She tore open the wrapping paper in both big boxes. Inside the first was an autographed helmet, signed by last year's Chiefs players from the Pro Bowl team. The second, was an autographed football.
Faith was speechless. But not her dad, Ron.
"Look Faith, you're holding a touchdown in your hands," he said, touching the fine leather on the football. On one side was the autograph of quarterback Alex Smith; on the exact opposite side the signature was from wide receiver, Dexter McCluster.
But it was the card that held the best surprise, the one that made her cry.
On the front were the words, "For Faith, from some of your fans." Inside was a URL for a Facebook page: Weve-Got-Faith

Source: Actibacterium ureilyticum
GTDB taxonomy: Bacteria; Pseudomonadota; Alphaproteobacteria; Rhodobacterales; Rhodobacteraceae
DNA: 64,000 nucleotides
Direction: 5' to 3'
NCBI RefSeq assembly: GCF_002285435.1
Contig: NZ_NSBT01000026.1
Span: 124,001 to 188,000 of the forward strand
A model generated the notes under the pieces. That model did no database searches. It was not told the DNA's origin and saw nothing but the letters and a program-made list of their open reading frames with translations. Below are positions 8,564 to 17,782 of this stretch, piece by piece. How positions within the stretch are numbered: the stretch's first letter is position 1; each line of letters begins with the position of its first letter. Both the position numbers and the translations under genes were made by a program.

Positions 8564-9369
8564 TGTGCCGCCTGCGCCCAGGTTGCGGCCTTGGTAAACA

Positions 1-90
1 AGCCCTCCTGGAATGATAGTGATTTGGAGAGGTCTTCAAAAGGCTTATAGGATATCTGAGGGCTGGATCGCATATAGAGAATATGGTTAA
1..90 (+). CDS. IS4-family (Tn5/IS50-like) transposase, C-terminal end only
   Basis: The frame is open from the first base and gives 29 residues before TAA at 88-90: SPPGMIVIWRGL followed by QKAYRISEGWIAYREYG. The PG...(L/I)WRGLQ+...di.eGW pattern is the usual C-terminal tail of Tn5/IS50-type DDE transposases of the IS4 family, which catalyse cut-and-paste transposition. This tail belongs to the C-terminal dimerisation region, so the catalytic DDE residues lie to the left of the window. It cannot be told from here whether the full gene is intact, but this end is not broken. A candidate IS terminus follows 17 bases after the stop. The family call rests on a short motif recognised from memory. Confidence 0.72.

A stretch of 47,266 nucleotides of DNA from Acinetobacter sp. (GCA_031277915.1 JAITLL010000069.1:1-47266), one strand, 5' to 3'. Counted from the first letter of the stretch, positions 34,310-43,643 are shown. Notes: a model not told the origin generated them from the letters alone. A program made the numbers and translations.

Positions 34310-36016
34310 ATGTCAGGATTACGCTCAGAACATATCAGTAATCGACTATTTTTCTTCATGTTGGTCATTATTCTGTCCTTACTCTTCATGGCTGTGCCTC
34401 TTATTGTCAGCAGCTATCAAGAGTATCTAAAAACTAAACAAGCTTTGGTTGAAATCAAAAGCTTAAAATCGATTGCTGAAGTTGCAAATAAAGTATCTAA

She placed her laptop on the floor and sprawled out, carefully typing the name, pecking it out slowly to get it exactly as it was written, without the apostrophe.
But the typing was hard because her fingers trembled. She pushed another button and...
Up popped a photo of her taken in September wearing her homecoming dress, a zebra striped bodice that showed off her curves. The main photo is of Arrowhead Stadium. Fireworks are bursting with ribbons of light, illuminating the stadium filled with a sea of fans wearing red.
Faith has loved fireworks and zebras for several years. (An irony, because physicians label her type of cancer with a zebra color because it is so very rare.) On the Facebook page, her face glows. Her date that night was with the drummer named Joe, and Homecoming was the first time she ever slow danced with a boy.
Her finger scrolled through the messages in awe, and her eyes suddenly opened wide.
From the Arrowhead locker room, 15 Chiefs players had recorded individual messages, naming her, wishing her a Merry Christmas and asking her to get well soon.